What’s in a Name?


How we think of people and how we automatically close on a word or name is interesting. Is a word used intentionally or does it just “crop up” in a conversation? Our minds are like microprocessors – always analyzing and forming opinions. We need to be aware of where our minds naturally go when words are used. Otherwise we may jump to conclusions unrelated to reality without our awareness.


For example, I watched as Santorum justified his support for Marco Rubio and inadvertently used the word “trump” in his comment. He immediately stated with a blush that he was not referring to Donald Trump. Having the last name of Trump as a candidate is convenient for someone who is known for “trumping” others when making a deal.


Will Cruz “cruise into being elected”? Huckabee reminds me of Huckleberry Finn – down home and country. Santorum – solid. Bernie sounds like someone I could like, hang out with and have a beer. Hillary - in this case I think the woman has defined the name instead of the other way around. Ben – I wonder if he was named after Benjamin Franklin?


Chris Christie – reminds me of my old Latin training in parochial school for some reason. Rand was named after a specific person – I wonder how that has influenced who he has become and where he stands on issues? John Kasich – his name fits him and his demeanor. Maybe his accent and mannerisms remind me of my home State of Illinois. I didn’t know J.E.B. was an acronym until just lately. The name fits him - down to Earth, solid, and serious.


Bobby Jindal – energy. Marco Rubio – Marco Polo, a game we played as children -just rolls off my tongue. Scott Walker – strength; Lindsey Graham – Southern; Rick Perry – the guy next door. Carly Fiorina sounds like an Italian sports car. I noticed when she speaks to a crowd she begins all her comments with the word Citizens.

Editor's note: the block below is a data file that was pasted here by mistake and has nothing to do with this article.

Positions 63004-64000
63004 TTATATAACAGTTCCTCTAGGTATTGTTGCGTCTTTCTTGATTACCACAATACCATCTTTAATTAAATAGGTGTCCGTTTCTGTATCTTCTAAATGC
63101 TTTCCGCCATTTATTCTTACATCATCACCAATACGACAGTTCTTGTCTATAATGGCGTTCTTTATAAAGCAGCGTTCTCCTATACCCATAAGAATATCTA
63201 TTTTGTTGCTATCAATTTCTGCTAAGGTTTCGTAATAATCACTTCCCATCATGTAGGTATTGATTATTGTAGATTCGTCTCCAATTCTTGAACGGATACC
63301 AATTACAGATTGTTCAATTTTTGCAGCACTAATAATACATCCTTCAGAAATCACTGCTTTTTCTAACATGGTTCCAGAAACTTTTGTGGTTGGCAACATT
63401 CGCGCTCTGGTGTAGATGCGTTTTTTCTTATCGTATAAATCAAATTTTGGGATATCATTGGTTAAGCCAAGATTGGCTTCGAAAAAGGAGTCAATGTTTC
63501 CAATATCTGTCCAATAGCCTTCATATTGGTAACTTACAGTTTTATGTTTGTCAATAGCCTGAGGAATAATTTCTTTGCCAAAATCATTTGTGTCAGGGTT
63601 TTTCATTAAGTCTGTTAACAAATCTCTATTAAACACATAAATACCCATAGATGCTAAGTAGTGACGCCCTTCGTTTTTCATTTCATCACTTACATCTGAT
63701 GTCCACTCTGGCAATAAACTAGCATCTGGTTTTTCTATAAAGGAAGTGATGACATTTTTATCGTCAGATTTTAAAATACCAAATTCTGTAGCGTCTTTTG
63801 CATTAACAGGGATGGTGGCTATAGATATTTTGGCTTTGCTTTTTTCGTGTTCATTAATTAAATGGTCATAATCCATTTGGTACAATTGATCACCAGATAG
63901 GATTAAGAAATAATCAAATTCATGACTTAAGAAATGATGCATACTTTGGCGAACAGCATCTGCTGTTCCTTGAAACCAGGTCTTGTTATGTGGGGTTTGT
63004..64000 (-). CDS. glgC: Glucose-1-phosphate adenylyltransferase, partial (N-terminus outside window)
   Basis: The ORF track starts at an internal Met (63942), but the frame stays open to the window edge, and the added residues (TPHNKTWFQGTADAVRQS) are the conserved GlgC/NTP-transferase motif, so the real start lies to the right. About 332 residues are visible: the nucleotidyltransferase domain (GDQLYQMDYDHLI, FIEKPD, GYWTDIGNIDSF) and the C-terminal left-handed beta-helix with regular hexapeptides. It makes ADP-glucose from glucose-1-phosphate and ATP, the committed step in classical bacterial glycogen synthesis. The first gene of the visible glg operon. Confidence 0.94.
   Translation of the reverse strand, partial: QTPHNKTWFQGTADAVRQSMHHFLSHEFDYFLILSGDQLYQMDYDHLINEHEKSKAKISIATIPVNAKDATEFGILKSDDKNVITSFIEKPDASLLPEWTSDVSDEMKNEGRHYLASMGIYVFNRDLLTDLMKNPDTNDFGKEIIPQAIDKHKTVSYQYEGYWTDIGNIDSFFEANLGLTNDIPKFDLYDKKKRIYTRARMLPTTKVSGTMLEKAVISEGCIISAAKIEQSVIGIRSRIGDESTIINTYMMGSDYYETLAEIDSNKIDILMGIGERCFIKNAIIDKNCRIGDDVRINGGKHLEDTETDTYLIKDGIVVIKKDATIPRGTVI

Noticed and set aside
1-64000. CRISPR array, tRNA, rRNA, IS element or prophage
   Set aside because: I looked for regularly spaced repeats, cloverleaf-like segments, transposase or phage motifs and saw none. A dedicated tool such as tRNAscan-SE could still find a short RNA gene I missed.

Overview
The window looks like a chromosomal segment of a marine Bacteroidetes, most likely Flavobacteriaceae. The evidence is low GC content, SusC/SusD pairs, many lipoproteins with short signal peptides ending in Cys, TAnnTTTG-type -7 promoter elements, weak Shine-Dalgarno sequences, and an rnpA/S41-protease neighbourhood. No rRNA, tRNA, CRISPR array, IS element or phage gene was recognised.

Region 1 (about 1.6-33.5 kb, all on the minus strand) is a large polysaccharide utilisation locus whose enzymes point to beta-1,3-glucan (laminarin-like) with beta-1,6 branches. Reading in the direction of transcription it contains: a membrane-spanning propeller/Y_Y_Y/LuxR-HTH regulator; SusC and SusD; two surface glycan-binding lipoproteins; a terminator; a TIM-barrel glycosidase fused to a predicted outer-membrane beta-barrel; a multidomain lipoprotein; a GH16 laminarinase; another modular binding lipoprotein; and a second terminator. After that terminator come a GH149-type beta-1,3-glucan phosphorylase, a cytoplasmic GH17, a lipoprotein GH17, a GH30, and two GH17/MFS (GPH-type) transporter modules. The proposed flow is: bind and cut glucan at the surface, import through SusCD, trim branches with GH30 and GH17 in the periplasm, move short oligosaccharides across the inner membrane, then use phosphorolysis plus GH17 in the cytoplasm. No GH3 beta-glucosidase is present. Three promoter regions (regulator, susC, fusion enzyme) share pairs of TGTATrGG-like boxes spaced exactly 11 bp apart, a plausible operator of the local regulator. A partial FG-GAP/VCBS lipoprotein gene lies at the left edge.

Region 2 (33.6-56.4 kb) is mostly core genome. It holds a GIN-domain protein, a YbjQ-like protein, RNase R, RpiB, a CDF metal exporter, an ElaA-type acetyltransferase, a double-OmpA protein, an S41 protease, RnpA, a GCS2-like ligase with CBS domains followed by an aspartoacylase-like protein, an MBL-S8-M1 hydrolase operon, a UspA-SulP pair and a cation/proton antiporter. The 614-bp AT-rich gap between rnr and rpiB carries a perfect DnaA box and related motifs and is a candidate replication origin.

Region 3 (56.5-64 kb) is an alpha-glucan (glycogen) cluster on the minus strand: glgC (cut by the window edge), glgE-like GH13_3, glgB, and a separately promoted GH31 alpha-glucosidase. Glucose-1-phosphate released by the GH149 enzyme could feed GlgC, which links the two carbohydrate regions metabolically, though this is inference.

I like that Carly begins her sentences with our collective name. It sounds like a call to action for we the citizens of the United States of America. It is as if she is waking us from a dream, shaking us and calling us by a name that unites us. Maybe collectively we need to be shaken, to wake up, to think seriously about what unites us instead of what divides us.


What does the word citizen awaken in your brain – where does your mind immediately go? Do you immediately think of the country in which you live? How are the duties for a citizen in the United States of America different from citizens of other countries? Carly uses a very serious tone and a direct stare when she begins a sentence with the word citizens. Being citizens of the United States of America should awaken a sense of pride. It also should awaken a sense of opportunity for all regardless of where we begin. It does for me – an only daughter of a lower middle class family of six. Never expected to go to college – expected to get married, have children and be a housewife. Not accepting what people expected changed my life. Being a citizen of the United States gave me the opportunity to follow my own path.


We as a country have collective experiences – and individual experiences. Some good and some not so good. We have much for which to be proud even if our country is far from perfect. Who we elect for our leadership team is important, worth study and taking action. Just as Carly awakens us with what she calls us, we (Catherine McBreen and I) want to awaken citizens to a new concept. We want citizens to fully utilize the strength, energy and diversity of the seventeen original Republican candidates for President. With diverse backgrounds, experiences and professional expertise, they make a good executive team. They make the kind of team we need to lead the American team into the future.


We have sent the Republican candidates and their teams our book and our concept of running the Republican candidates as a team. We’ve also sent it to the Republican pundits and decision makers we realize are important in helping to change how we run a national campaign for President, Vice President and fifteen Cabinet positions. In our opinion we have until July when the Republican Convention is held to make this bold move to run the original seventeen candidates as a team to win the election. Can we as citizens influence the candidates, pundits and decision makers to adopt this audacious concept? As my grandmother would say, “You don’t know if you don’t try.”

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